Jonathan Evans highlights just how little our politicians know.
Level-headed comments on cybersecurity in Britain are in surprisingly short supply.
Not a week goes by where Home Secretary Amber “real people” Rudd isn’t coming out with some bonkers comments: whether it’s understanding the “necessary hashtags” which terrorists are using or threatening to crack down on encryption because it’s ‘irrelevant to your average Joe‘.
That’s why former MI5 director general Jonathan Evans was such a breath of fresh air while speaking this morning on BBC Radio 4’s Today programme.
Evans, whose impressive career in the secret service spanned over 30 years, said he supports encryption in messaging apps and online as a way for people to live their lives and for businesses to operate safely and securely.
“I’m not personally one of those who thinks we should weaken encryption because I think there is a parallel issue, which is cybersecurity.”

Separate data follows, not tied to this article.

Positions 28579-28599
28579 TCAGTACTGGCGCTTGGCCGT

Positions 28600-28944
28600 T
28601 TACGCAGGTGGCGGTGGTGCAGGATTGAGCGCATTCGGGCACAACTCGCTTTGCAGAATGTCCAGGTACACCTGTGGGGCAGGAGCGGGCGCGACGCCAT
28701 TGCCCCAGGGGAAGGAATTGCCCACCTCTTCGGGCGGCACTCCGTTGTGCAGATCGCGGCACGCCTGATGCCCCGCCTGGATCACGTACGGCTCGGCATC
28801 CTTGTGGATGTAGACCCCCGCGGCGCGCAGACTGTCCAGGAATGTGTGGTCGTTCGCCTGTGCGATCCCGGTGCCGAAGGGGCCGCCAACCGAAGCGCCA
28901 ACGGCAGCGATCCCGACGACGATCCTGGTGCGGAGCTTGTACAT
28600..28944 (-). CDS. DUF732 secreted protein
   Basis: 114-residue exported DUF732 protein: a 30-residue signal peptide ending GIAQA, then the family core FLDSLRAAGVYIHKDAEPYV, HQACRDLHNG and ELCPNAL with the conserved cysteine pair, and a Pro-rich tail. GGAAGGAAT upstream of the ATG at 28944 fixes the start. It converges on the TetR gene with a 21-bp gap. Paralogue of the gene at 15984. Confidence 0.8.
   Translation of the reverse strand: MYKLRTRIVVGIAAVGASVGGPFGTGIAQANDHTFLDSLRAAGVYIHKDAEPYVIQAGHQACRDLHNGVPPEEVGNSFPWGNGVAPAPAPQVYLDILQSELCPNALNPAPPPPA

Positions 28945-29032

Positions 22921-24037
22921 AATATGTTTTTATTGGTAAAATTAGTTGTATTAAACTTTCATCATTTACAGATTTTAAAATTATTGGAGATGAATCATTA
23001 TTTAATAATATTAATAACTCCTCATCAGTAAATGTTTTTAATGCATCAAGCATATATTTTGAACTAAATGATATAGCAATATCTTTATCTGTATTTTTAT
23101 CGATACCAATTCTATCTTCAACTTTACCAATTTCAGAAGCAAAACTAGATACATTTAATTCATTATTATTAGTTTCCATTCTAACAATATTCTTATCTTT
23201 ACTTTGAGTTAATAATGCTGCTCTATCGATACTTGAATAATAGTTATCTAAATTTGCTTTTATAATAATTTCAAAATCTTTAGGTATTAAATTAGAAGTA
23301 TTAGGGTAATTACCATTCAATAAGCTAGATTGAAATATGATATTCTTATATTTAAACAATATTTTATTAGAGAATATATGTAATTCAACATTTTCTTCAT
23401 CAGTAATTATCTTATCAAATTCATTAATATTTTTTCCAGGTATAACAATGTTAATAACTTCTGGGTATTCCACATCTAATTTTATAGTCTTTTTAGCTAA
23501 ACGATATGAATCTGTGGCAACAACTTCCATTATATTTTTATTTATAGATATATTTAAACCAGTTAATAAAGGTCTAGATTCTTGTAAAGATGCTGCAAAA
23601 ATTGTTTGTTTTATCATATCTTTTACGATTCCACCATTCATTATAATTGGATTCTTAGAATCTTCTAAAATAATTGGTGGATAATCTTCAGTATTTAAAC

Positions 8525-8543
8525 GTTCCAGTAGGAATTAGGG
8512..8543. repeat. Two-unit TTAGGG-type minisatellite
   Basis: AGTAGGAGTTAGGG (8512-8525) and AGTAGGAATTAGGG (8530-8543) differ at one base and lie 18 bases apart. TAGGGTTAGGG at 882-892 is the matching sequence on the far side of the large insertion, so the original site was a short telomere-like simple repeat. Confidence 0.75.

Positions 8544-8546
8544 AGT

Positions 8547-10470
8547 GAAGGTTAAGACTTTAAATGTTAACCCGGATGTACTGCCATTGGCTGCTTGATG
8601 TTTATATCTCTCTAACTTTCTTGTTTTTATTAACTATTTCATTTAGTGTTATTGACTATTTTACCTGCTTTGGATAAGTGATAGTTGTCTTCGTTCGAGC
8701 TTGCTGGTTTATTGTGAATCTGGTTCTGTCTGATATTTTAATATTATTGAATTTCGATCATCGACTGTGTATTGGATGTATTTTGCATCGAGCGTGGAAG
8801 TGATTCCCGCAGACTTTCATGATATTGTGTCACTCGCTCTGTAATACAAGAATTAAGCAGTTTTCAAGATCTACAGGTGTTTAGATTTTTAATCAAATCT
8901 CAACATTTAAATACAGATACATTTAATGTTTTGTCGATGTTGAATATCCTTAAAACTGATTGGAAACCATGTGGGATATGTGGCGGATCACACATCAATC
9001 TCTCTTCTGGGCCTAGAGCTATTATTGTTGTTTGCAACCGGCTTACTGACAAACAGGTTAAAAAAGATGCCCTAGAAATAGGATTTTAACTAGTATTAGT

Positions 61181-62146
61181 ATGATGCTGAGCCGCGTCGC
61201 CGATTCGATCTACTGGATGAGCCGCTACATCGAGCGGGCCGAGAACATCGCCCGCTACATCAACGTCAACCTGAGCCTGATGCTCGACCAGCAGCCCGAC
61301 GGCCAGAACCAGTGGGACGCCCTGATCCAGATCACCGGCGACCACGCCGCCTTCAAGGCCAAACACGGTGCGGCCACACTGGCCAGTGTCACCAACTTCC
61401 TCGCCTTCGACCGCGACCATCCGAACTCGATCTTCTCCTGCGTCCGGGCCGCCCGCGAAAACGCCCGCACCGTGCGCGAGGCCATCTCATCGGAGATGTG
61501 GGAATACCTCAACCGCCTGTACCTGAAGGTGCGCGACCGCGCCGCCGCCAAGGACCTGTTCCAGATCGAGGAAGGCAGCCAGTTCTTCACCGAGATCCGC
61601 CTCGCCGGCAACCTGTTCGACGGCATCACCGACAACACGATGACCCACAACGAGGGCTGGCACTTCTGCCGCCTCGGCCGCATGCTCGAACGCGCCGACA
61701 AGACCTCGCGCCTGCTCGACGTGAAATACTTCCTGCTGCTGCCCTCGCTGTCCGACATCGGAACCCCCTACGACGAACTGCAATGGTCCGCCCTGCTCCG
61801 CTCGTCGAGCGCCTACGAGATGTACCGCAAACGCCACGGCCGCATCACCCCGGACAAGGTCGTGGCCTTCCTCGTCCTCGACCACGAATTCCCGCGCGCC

Evans says there actually are many other threats, outside of counter-terrorism, that need our attention.
Instead, he points to our increasingly connected lives, from smart cars to connected dishwashers, as posing a significant future threat – we’ve already seen the smart home under attack.
“As our vehicles, air transport, our critical infrastructure is resting critically on the internet, we need to be really confident that we have secured that, because our economic and daily lives are going to be dependent on the security we can put in to protect us from cyber-attack.”
Wise words from the former spook, let’s hope Amber Rudd was listening.